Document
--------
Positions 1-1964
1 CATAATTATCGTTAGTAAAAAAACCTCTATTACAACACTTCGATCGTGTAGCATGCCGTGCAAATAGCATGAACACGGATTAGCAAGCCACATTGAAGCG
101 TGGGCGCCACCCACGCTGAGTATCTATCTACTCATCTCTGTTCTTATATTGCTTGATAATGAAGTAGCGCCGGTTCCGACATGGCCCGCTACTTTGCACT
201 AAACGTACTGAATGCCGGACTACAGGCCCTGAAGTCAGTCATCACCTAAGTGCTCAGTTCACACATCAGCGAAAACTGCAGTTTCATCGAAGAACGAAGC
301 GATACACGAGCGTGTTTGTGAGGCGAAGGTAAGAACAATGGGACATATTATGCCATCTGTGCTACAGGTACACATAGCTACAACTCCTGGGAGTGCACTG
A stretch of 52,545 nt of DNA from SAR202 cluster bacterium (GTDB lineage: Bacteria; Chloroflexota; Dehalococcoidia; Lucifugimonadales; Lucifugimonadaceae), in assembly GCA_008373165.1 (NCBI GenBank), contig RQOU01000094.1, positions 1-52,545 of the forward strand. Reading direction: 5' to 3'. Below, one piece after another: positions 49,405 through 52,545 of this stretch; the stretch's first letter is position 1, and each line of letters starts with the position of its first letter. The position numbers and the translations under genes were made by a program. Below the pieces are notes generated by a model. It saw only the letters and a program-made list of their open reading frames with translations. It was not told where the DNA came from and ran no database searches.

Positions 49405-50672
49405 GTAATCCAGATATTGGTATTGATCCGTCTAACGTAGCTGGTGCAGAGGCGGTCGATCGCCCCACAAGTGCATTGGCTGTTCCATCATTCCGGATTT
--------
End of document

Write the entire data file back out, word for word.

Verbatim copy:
Positions 1-1964
1 CATAATTATCGTTAGTAAAAAAACCTCTATTACAACACTTCGATCGTGTAGCATGCCGTGCAAATAGCATGAACACGGATTAGCAAGCCACATTGAAGCG
101 TGGGCGCCACCCACGCTGAGTATCTATCTACTCATCTCTGTTCTTATATTGCTTGATAATGAAGTAGCGCCGGTTCCGACATGGCCCGCTACTTTGCACT
201 AAACGTACTGAATGCCGGACTACAGGCCCTGAAGTCAGTCATCACCTAAGTGCTCAGTTCACACATCAGCGAAAACTGCAGTTTCATCGAAGAACGAAGC
301 GATACACGAGCGTGTTTGTGAGGCGAAGGTAAGAACAATGGGACATATTATGCCATCTGTGCTACAGGTACACATAGCTACAACTCCTGGGAGTGCACTG
A stretch of 52,545 nt of DNA from SAR202 cluster bacterium (GTDB lineage: Bacteria; Chloroflexota; Dehalococcoidia; Lucifugimonadales; Lucifugimonadaceae), in assembly GCA_008373165.1 (NCBI GenBank), contig RQOU01000094.1, positions 1-52,545 of the forward strand. Reading direction: 5' to 3'. Below, one piece after another: positions 49,405 through 52,545 of this stretch; the stretch's first letter is position 1, and each line of letters starts with the position of its first letter. The position numbers and the translations under genes were made by a program. Below the pieces are notes generated by a model. It saw only the letters and a program-made list of their open reading frames with translations. It was not told where the DNA came from and ran no database searches.

Positions 49405-50672
49405 GTAATCCAGATATTGGTATTGATCCGTCTAACGTAGCTGGTGCAGAGGCGGTCGATCGCCCCACAAGTGCATTGGCTGTTCCATCATTCCGGATTT